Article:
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Tim’s Tips: Marking cattle made easy - plus more expert advice

PUBLISHED: 10:21 03 February 2015 | UPDATED: 10:21 03 February 2015

Marking cattle made easy

Marking cattle made easy

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Career smallholder Tim Tyne offers expert advice on marking cattle, registering for VAT, cleaning automatic drinkers and the benefits of utilising roof racks.

Culprit... A Muscovy duckCulprit... A Muscovy duck

Clean those drinkers

While automatic drinkers for livestock are undoubtedly a great time-saver, they should never be seen as a ‘fit-and-forget’ solution. They must be cleaned out regularly. Animals won’t drink from a fouled trough, and, in the case of housed livestock on a dry diet, if they stop drinking they’ll also stop eating, and production and health will suffer.

The biggest culprits on this farm are our free-range Muscovy ducks, who seem to think that the sheep troughs were installed solely for their own convenience!

Tail tape for cattle makes ID easier

One traditional method of temporarily marking cattle, presumably dating back to the days when cows were kept in stalls during the winter, thus presenting their bottoms to view the whole time, is by the use of ‘tail tape’. A piece of coloured tape wrapped around the tail of a particular cow enables the vet or AI man to immediately spot the animal in need of his services, even if the farmer isn’t on hand. It’s also a useful means of identification in the milking parlour, so the dairyman – who spends most of his time at the backend of his cows – can identify animals that may need special attention.

The same method can be used to temporarily identify sheep, by wrapping the tape around a horn or, as seen in these cheviot lambs, around a leg. This is a useful way of marking show sheep as there’s no need to discolour the fleece by applying a spray mark.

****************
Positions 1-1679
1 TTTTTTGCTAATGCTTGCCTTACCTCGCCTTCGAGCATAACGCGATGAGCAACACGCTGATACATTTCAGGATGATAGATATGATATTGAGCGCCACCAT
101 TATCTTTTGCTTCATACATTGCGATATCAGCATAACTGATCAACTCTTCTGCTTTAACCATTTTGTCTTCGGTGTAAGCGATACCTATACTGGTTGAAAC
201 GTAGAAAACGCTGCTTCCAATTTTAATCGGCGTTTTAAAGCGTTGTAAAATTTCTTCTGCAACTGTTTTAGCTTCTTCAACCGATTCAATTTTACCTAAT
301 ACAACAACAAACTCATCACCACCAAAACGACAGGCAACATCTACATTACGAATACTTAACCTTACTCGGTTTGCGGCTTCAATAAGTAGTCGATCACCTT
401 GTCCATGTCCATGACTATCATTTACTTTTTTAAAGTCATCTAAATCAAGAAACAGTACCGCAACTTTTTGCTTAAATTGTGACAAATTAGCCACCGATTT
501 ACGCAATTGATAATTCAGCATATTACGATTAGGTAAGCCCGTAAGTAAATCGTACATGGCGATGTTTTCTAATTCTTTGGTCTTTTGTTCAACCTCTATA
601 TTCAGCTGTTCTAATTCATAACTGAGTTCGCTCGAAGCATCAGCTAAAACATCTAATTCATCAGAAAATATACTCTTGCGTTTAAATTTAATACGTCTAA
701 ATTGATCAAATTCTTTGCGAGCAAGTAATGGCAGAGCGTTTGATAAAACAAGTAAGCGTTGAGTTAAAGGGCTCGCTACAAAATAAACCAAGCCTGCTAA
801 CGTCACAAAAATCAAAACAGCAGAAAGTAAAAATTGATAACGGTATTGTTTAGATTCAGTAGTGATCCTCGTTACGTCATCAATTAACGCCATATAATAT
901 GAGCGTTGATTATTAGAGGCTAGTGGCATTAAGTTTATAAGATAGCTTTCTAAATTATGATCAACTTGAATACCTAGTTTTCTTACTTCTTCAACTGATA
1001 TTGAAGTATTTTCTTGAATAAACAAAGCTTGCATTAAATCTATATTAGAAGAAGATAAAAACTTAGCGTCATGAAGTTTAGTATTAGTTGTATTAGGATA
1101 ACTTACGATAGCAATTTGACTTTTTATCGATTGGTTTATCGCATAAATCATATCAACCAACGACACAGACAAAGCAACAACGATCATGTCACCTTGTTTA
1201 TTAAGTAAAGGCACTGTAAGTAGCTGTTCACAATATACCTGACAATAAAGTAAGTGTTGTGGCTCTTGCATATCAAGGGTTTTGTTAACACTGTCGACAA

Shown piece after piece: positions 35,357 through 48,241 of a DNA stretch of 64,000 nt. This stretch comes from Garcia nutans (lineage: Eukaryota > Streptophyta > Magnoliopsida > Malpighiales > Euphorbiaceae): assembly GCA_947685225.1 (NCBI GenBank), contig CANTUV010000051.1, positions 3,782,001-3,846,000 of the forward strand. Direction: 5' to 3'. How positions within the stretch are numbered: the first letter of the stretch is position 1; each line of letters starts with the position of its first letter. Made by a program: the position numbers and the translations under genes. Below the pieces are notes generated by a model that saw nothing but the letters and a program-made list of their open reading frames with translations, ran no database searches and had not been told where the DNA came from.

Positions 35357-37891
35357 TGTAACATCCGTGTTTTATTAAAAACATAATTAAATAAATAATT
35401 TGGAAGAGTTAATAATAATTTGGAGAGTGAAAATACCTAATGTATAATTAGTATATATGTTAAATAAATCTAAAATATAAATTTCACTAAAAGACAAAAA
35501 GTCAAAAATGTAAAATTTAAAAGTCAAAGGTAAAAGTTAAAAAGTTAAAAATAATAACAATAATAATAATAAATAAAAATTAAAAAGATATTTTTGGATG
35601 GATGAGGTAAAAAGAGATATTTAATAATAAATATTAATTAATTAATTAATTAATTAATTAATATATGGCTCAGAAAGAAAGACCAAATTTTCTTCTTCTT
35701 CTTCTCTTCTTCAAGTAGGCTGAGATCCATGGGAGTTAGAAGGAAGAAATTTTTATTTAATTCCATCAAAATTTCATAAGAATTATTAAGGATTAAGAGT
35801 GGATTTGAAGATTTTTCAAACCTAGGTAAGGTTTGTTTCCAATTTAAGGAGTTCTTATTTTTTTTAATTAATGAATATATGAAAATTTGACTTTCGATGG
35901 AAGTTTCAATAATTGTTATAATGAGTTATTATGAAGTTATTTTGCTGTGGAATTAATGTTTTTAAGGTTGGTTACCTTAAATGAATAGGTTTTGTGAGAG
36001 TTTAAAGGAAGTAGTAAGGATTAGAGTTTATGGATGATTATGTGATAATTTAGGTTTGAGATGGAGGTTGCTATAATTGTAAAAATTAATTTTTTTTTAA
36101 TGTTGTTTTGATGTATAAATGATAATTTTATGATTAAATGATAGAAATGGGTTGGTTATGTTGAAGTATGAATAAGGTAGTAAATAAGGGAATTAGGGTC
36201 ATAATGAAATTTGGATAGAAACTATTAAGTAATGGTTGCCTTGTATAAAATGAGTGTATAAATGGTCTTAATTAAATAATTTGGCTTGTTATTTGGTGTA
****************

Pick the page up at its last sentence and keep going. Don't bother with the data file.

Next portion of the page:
Ordinary electrician’s insulating tape is fine, and comes in several different colours.

Register for VAT

Register your smallholding business for VAT. Although it’s not compulsory if your turnover is low (which it will be!), you can register voluntarily. The livestock and crops that you produce for sale will be zero rated, as will bought-in supplies of feed, hay and straw, but you will be able to reclaim 20% on all your veterinary costs, fencing materials, fertiliser, road fuel (or at least a proportion of it), protective clothing, contractor’s charges, and so on. And you’ll get 5% back on red diesel.

The paperwork isn’t onerous if you opt for ‘cash accounting’, and a simple spreadsheet on the computer will do all the sums for you, provided that you enter the details of each transaction that you make.

Roof racks are handy

The addition of a roof rack to a small livestock trailer considerably increases its versatility. In particular, it enables you to transport both hurdles and sheep to outlying fields without the need to utilise a much larger trailer. It’s also handy when travelling to shows with a small number of animals as you can carry troughs, hay bales and sacks of feed on the roof, again removing the need for a bigger trailer.


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